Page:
New Zealand v West Indies, 3rd Test, Hamilton, 3rd day

WI blown away in a session for 103

The Report by Abhishek Purohit

December 21, 2013

Comments: 80 | Text size: A | A

New Zealand 349 (Taylor 131, Williamson 58, Narine 6-91) and 6 for 0 need another 116 runs to beat West Indies 367 and 103 (Boult 4-23)
Scorecard and ball-by-ball details


Trent Boult is ecstatic after picking up a wicket, New Zealand v West Indies, 3rd Test, Hamilton, 3rd day, December 21, 2013
Trent Boult took the first three West Indies wickets © Getty Images
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West Indies had lost 16 wickets on the third day in Wellington to lose by an innings. If one thought their standards couldn't plummet any further, one was to be proved wrong on the third day in Hamilton. In far friendlier conditions for batting than Basin Reserve, their entire second innings lasted less than a session. It began after tea, and ended so swiftly that New Zealand had time left to face a couple of overs in their second small chase of the series.

It was supposed to be a test by spin for New Zealand, and Sunil Narine did as well he could, bowling 42.3 overs, 36 of them on the trot, to take 6 for 91. Ross Taylor batted through that examination to make his third hundred of the series and cut New Zealand's first-innings deficit to 18. Both feats, outstanding as they were, were consigned to the sidelines by the depressingly familiar drama that West Indies served up after tea.

Granted New Zealand's four-man pace attack, three of them left-armers, were relentless with their tight lines and fuller lengths. Granted there was a bit of cloud cover that afforded some swing. Granted New Zealand came back from their sloppy catching in the first innings with some outstanding grabs. But the pitch was still the same slow one on which the sides had scored 367 and 349.

After such scores, it was effectively a second-innings shootout. West Indies shot themselves in the foot instead. It was the same weakness again, an inability to tackle the inswing the left-armers were generating.

Their left-handers kept poking at deliveries leaving them, even Shivnarine Chanderpaul falling prey to the malaise, and New Zealand kept snapping up sharp catches in the slip cordon, the highlight being Kane Williamson's one-handed blinder at gully to send back Chanderpaul for 20 off Neil Wagner. The right-handers drove loosely at inswingers, they prodded at ones going straight across them, they even managed to get strangled down the leg side.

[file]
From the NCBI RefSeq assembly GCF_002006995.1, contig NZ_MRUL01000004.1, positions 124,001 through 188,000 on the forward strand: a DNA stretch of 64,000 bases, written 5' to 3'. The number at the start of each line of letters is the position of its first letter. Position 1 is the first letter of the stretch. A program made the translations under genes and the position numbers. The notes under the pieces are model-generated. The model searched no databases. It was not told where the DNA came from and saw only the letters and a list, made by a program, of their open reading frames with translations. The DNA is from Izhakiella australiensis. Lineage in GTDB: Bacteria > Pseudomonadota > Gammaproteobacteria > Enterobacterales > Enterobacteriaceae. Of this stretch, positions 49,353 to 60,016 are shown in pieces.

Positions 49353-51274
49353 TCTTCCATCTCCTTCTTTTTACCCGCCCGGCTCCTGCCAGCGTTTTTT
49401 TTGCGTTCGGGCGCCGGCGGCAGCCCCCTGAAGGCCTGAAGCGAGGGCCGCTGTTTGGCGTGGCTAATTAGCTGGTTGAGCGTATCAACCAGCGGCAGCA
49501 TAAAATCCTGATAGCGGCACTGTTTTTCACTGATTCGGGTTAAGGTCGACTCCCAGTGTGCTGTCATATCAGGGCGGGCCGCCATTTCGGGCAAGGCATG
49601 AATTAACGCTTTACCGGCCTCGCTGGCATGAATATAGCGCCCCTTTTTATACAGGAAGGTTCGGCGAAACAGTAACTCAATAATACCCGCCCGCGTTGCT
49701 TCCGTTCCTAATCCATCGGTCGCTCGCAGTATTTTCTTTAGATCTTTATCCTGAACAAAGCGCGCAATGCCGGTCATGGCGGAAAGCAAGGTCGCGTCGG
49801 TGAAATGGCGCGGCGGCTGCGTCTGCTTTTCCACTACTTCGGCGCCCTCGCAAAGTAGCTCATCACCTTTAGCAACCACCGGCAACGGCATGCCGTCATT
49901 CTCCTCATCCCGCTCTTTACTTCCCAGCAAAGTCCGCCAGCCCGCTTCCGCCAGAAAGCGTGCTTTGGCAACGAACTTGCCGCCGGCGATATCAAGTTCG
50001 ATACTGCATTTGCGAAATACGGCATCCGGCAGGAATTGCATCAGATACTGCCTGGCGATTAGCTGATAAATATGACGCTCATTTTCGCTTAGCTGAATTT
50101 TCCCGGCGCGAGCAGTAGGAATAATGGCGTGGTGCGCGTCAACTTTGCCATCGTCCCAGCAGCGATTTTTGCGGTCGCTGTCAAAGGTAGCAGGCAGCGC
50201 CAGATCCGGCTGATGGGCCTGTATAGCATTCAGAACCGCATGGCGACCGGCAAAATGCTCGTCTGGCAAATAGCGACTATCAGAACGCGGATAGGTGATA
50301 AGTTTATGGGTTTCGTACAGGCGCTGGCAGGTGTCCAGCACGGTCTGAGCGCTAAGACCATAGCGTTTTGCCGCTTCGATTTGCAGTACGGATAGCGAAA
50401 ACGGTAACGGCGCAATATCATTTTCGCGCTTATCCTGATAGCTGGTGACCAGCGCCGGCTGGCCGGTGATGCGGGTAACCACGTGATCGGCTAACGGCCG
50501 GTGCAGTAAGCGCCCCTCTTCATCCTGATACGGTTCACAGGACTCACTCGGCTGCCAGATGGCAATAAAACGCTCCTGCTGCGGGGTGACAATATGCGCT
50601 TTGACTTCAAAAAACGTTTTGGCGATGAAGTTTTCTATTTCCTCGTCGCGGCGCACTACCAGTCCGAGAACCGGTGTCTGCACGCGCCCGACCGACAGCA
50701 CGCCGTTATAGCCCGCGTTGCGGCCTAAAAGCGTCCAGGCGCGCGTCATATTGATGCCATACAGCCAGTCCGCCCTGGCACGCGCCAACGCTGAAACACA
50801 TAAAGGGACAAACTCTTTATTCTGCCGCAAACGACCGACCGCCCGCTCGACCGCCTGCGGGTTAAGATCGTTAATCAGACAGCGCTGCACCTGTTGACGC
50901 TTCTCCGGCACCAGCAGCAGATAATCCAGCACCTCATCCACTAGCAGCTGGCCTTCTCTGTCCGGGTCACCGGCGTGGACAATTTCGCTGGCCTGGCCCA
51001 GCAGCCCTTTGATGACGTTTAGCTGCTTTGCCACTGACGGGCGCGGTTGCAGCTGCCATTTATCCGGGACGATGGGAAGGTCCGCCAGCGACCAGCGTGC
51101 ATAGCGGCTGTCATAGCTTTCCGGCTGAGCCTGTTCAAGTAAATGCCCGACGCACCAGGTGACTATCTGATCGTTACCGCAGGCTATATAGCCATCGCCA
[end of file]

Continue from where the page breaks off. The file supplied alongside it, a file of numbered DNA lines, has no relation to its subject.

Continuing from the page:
The longest anyone lasted was Marlon Samuels, who made 8 off 38 deliveries. The most runs anyone made was captain Darren Sammy, who struck six fours in a hopelessly frenetic 24 off 17 to nudge West Indies into three figures.

Like in Wellington, Trent Boult did most of the damage, removing the top three within nine overs on his way to 4 for 23. Wagner and Corey Anderson, a terrific second pair of seamers, kept up the pressure to prise out three more, and Boult returned to trap first-innings centurion Denesh Ramdin in front.

Having watched the left-armers take the first seven wickets, Tim Southee helped himself to the final three in one over with his outswingers, also reaching 100 Test victims in the process. West Indies had been blown away for 103 in 31.5 overs, 12 leg-byes helping them scrape past 100.

Before tea, Taylor finished with 28 more than 11 West Indies batsmen and the leg-byes put together to pilot New Zealand past 300. Brendon McCullum and Corey Anderson gave it away in the morning, aggression causing their downfall, while Taylor ticked along solidly and calmly, at his own pace, never in doubt.

West Indies weren't able to exert pressure to the extent they had on the second evening, when their specialist spinners Narine and Veerasammy Permaul bowled in tandem. Instead, Darren Sammy gave himself a spell of nine overs at the start, bowling alongside Narine as West Indies worked with the old ball throughout the session. Whatever pressure Narine exerted wasn't maintained for long enough.

Taylor carried on from the second evening, unruffled by the odd delivery misbehaving or by what was happening at the other end. Even as Narine jagged the odd straighter one past the bat, Taylor handled the offbreaks superbly, playing late and softly. West Indies took the second new ball in the 99th over, immediately after lunch, and the change earned them the wickets of BJ Watling and Taylor, who departed after taking 20 runs off Sammy in the 105th over.

Wagner and Southee cut the deficit further but the tail could not survive too long against Narine, and he spun out the last three to go to 18 wickets from three Tests against New Zealand. The one over he bowled in the evening signalled that the target of 122 wouldn't be chased down easily.

West Indies had stopped New Zealand short of chasing 112 in Dunedin, but that was on the final day with assistance from rain. Narine is now their only hope, however slender, with two days left. For if you can't bat, you can at least hope.

Abhishek Purohit is a sub-editor at ESPNcricinfo